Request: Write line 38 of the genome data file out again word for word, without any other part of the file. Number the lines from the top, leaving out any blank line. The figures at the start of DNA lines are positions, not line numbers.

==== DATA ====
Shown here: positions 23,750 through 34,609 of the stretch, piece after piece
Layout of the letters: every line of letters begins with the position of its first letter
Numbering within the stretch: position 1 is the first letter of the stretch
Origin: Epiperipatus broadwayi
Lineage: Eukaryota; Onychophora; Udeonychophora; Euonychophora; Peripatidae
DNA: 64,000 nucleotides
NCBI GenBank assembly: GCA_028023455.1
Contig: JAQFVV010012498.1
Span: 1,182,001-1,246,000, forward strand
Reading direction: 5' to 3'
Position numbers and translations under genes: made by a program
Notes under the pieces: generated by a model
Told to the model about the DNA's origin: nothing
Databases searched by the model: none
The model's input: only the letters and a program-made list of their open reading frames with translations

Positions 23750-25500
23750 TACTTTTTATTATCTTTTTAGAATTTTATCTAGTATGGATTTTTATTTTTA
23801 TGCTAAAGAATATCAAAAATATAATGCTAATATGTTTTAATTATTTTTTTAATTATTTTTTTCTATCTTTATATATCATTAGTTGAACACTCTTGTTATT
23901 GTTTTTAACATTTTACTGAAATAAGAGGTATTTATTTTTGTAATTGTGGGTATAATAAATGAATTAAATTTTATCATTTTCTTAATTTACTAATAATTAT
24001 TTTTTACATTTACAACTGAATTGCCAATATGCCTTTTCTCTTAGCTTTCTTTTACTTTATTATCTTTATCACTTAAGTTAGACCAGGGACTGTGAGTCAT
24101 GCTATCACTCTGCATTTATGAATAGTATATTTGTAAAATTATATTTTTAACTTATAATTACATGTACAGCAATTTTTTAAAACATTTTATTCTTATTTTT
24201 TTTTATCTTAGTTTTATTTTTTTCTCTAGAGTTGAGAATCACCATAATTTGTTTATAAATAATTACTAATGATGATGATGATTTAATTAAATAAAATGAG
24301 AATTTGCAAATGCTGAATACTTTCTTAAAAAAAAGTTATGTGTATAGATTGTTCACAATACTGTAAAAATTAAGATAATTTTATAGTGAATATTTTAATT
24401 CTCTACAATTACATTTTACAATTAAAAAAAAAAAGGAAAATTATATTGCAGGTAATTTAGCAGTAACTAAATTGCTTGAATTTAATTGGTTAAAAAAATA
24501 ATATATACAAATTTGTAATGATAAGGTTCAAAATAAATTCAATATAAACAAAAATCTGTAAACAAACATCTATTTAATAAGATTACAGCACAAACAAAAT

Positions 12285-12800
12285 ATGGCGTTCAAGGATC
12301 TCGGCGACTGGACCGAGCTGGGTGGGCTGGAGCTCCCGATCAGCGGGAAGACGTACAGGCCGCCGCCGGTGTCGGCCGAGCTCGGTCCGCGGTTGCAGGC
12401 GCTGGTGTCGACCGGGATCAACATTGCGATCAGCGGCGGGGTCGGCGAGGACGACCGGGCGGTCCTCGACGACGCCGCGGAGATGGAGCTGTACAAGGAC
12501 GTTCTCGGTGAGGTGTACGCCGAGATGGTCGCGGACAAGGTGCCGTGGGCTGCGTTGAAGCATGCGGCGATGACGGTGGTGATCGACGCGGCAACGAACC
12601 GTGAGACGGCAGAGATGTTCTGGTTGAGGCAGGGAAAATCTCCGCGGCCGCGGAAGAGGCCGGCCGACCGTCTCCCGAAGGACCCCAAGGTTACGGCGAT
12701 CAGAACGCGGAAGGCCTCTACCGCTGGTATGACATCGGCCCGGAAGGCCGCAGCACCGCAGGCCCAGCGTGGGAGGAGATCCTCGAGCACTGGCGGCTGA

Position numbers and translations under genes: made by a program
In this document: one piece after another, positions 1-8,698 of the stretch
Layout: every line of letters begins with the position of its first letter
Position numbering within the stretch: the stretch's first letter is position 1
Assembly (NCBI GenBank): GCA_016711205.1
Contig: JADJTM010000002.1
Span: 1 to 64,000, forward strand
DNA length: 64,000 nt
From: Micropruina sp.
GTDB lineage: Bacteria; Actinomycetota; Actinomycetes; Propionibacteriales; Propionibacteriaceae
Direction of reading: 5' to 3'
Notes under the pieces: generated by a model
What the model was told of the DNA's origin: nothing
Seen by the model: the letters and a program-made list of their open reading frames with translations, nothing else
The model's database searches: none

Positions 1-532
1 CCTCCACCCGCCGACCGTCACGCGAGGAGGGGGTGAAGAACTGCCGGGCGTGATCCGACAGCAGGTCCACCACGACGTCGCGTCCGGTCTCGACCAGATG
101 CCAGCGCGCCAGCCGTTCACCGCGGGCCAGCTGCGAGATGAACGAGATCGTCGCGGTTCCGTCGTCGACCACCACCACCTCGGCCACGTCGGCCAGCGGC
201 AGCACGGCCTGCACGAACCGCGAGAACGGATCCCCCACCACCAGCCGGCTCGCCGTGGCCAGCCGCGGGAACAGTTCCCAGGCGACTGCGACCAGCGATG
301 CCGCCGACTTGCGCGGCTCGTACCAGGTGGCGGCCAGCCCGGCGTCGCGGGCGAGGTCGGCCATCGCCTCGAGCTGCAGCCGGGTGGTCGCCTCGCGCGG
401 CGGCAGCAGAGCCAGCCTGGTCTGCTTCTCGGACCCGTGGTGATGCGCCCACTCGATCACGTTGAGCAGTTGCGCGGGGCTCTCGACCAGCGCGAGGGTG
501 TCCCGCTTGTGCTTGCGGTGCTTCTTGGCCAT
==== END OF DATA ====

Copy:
Contig: JADJTM010000002.1